The rally over the past month has had a technical tailwind, consisting of short-covering, systematic strategies adding risk, corporate buybacks, and positive retail fund flows. (ddp)

In the US, the NAHB housing index for August also signaled continued weakness.

The S&P 500 is now up more than 17% from its year-to-date low in June, helped over the past week by indications that US inflation is slowing. The headline consumer price index was flat month-over-month in July, and the producer price index fell for the first time since April 2020.

But despite these encouraging signs, we continue to recommend a relatively cautious approach:

While more favorable inflation data takes some pressure off the Fed to hike rates aggressively, talk of a policy pivot is premature. Combining the data from the CPI with the components of the PPI that feed into the Fed’s preferred measure of inflation, core PCE (personal consumption expenditures), suggests only a 0.1% rise in July (vs. 0.3% in May and 0.6%in June).

We have long thought that three months in a row of core PCE at 0.2% or less could be enough evidence of lower inflation for the Fed to consider pausing the rate hiking cycle. But with the labor market still far too tight, we think the cycle is likely to continue even if the inflation data is favorable. We expect the Fed to raise rates by at least 50 basis points at the next FOMC meeting on 21 September, with further hikes likely through the remainder of the year.

The fundamental economic outlook has improved, but slump risks remain. Hopes of a “soft landing” have been reinvigorated by strong jobs data and expectations that most inflation measures are set to continue declining. But it’s also premature to assume that recession risk is now low. The Fed still wants growth to slow to ensure that inflation falls back near the 2% target, and once growth gets to around 1%, the economy is vulnerable to any risk—of which there are many—tipping it into a recession.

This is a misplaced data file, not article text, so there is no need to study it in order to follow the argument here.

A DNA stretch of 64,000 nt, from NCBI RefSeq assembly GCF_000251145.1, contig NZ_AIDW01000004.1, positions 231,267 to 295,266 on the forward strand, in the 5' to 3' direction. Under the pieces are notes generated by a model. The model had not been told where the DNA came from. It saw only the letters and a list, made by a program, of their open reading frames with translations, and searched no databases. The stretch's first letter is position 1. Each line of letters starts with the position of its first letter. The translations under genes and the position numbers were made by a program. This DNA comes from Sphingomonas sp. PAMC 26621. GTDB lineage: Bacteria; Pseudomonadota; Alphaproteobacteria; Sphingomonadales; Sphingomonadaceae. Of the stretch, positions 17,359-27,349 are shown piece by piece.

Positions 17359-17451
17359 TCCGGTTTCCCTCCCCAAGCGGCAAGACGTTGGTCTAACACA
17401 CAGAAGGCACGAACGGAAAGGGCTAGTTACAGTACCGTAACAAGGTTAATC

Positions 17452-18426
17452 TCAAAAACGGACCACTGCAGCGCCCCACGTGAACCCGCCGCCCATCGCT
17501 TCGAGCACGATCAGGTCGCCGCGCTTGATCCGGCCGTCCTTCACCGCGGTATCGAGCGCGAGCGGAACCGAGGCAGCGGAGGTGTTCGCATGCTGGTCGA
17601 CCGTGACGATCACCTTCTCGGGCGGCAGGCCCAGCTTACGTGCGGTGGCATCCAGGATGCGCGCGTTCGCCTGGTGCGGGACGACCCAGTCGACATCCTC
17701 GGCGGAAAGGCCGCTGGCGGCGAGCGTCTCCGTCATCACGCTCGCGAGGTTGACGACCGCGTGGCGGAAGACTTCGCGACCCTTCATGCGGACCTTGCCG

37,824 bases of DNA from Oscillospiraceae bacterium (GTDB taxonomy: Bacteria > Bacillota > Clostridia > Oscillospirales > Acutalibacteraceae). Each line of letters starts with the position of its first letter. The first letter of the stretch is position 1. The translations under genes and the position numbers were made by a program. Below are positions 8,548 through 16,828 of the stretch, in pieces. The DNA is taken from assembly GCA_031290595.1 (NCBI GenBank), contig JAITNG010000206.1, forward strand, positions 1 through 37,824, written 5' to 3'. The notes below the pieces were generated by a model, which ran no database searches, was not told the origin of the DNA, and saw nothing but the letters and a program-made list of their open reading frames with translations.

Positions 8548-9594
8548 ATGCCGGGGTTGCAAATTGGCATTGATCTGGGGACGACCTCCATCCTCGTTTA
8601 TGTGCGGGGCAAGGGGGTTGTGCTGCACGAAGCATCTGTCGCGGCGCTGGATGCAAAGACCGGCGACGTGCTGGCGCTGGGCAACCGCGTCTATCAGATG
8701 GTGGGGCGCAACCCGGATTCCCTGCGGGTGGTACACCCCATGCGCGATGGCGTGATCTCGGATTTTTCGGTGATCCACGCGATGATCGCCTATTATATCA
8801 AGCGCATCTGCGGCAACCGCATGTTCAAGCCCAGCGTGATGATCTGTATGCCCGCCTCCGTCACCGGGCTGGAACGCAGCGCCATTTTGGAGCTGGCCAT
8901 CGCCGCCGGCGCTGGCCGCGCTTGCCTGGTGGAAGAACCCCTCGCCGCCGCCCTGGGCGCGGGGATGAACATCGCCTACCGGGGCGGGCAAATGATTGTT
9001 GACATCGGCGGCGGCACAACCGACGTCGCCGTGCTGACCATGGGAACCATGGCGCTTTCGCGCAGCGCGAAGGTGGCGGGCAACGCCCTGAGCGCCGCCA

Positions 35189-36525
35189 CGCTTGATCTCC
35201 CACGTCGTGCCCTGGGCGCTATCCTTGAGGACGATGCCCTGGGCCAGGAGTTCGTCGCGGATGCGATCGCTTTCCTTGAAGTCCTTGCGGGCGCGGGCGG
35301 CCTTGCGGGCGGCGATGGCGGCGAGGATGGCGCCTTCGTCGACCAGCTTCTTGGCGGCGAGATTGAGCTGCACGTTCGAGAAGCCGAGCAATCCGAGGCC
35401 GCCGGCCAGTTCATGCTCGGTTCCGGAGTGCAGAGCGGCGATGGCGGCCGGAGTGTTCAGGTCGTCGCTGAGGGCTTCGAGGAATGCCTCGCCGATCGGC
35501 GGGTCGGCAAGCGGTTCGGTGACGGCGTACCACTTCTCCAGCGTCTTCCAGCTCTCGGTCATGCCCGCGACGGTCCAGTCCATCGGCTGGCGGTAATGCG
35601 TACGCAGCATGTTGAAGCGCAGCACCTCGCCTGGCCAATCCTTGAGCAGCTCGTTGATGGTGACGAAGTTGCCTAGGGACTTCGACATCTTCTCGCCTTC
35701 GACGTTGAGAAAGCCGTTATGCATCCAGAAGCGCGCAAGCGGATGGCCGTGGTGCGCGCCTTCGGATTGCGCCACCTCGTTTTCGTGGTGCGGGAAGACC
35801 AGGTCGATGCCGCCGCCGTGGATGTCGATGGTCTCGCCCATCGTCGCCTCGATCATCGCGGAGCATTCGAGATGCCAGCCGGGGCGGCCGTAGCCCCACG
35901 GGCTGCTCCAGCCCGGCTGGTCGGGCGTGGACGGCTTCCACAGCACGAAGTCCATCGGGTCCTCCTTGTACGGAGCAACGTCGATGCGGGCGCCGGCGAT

Investor sentiment has gone from being very poor in June and July, with investor positioning also being light, to now talk of FOMO (“fear of missing out”) and a Goldilocks outcome. The rally over the past month in particular has had a technical tailwind, consisting of short-covering, systematic strategies adding risk, corporate buybacks, and positive retail fund flows. There’s scope for this tailwind to continue supporting risk markets, as it appears that investors have been either eliminating hedges or starting from low levels of risk, more so than adding significant risk exposures. Improving sentiment over the last two months is a reminder that extreme pessimism is often a good counter-indicator. Bullish sentiment is less predictive of subsequent returns, but investors becoming more optimistic in the current highly uncertain environment does make the markets more vulnerable to negative news.

So, we would caution investors against chasing this rally. We expect renewed market volatility ahead, and we continue to recommend positioning portfolios for resilience under various scenarios. With inflation still high, we favor value stocks including global energy. And with the economic outlook uncertain, we think investors can consider defensive equity exposure via global healthcare or quality income stocks.

Read more in our latest US Regional View and in our recent blog, That was fast (both published 15 August 2022).

Main contributors - Mark Haefele, Jason Draho, Solita Marcelli, Brian Rose, Christopher Swann

Content is a product of the Chief Investment Office (CIO).

Original report - Remain cautious despite the equity rally, 16 August 2022.